If you're doing this on Mac, then yes, it's possible. On iOS not so much.
On the Mac, if you can create a CLI app in MonoMac, then you can call your CLI app from within your Objective-C app using NSTask. NSTask allows you to easily launch a commandline tool and then capture it's output and interact with it. To do this, you'd do something like:
NSArray *args = [NSArray arrayWithObjects:@"-arg1", @"-arg2", nil];
NSTask *foo = [[NSTask alloc] init];
NSPipe *pipe = [NSPipe pipe];
NSFileHandle *output = [pipe fileHandleForReading];
NSData *data = [output readDataToEndOfFile];
NSString *outputStr = [[NSString alloc] initWithData:data encoding:NSUTF8StringEncoding];
NSLog(@"Got stuff: %@", outputStr);
Typically, the way you want to do this, is you include the CLI app inside your app bundle. You can then get the path to the CLI app using NSBundles -pathForResource:ofType: method.
iOS doesn't include the NSTask API, so this isn't possible there. I've heard of some folks using MonoTouch to make iOS apps using C#, but as you suggested, I think you're best off sticking with Objective-C for the bulk of your app if possible. Using a CLI app like you describe is definitely an option on the Mac and can be particularly useful when you have a body of code that's already written and tested and works that you just want to "Wrap" with a Cocoa GUI.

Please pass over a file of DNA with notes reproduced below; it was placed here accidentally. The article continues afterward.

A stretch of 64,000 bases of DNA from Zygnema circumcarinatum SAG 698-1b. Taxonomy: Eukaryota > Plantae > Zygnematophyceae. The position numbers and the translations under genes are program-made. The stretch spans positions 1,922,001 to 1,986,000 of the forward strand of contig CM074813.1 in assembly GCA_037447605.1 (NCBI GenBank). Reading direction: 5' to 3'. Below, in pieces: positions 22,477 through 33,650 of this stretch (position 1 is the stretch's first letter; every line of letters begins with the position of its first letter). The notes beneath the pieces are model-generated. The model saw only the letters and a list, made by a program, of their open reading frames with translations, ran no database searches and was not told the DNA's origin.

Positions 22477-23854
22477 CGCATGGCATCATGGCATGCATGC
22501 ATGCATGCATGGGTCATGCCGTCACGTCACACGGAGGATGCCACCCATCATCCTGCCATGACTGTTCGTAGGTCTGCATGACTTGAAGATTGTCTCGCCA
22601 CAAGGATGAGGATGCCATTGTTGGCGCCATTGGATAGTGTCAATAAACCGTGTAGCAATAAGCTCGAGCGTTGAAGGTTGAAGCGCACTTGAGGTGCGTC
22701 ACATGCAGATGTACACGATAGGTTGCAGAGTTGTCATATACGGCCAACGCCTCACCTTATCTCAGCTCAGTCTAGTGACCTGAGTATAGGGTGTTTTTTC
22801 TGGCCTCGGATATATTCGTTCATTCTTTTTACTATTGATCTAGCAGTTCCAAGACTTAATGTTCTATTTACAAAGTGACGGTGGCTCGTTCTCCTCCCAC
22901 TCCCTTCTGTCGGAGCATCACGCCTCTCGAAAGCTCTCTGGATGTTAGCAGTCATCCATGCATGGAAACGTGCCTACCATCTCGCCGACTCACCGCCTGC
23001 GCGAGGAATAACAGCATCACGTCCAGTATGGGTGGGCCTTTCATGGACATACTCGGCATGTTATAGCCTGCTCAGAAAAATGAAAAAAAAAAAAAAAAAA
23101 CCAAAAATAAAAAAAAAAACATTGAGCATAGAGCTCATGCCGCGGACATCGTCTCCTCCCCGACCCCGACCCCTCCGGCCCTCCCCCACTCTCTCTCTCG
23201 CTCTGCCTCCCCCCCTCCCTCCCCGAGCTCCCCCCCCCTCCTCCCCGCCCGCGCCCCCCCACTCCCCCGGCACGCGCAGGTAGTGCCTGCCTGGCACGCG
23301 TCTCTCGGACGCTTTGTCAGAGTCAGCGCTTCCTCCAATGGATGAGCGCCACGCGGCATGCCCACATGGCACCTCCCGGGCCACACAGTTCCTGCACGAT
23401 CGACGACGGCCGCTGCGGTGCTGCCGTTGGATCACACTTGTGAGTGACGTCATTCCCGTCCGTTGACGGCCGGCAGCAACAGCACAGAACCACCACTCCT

So, NSTask is one way to do this using an external CLI executable wrapped in your app bundle. On the other hand, you might be wondering, can you link your C# code directly into Objective-C?
Well, Objective-C is a superset of C, and as such, it has all the capabilities of C. Additionally, if you use Objective-C++ it has all the capabilities of C++ as well. So, IF you can get MonoMac to generate either a C or C++ static library, then yes, you could even just link your static library with your Objective-C cocoa code, and it'll just work. I can't tell you how to make the library from MonoMac, but linking it in is just a matter of adding it to your linked libraries in your build settings in Xcode.
EDIT: I'm not familiar with C++/CLI as a language, and I misinterpreted the meaning of C++/CLI to mean "C++ Command Line Interface app". That said... the techniques I described still apply as possible methods to do what you want to do, but it is NOT using the C++/CLI interface like you can on Windows.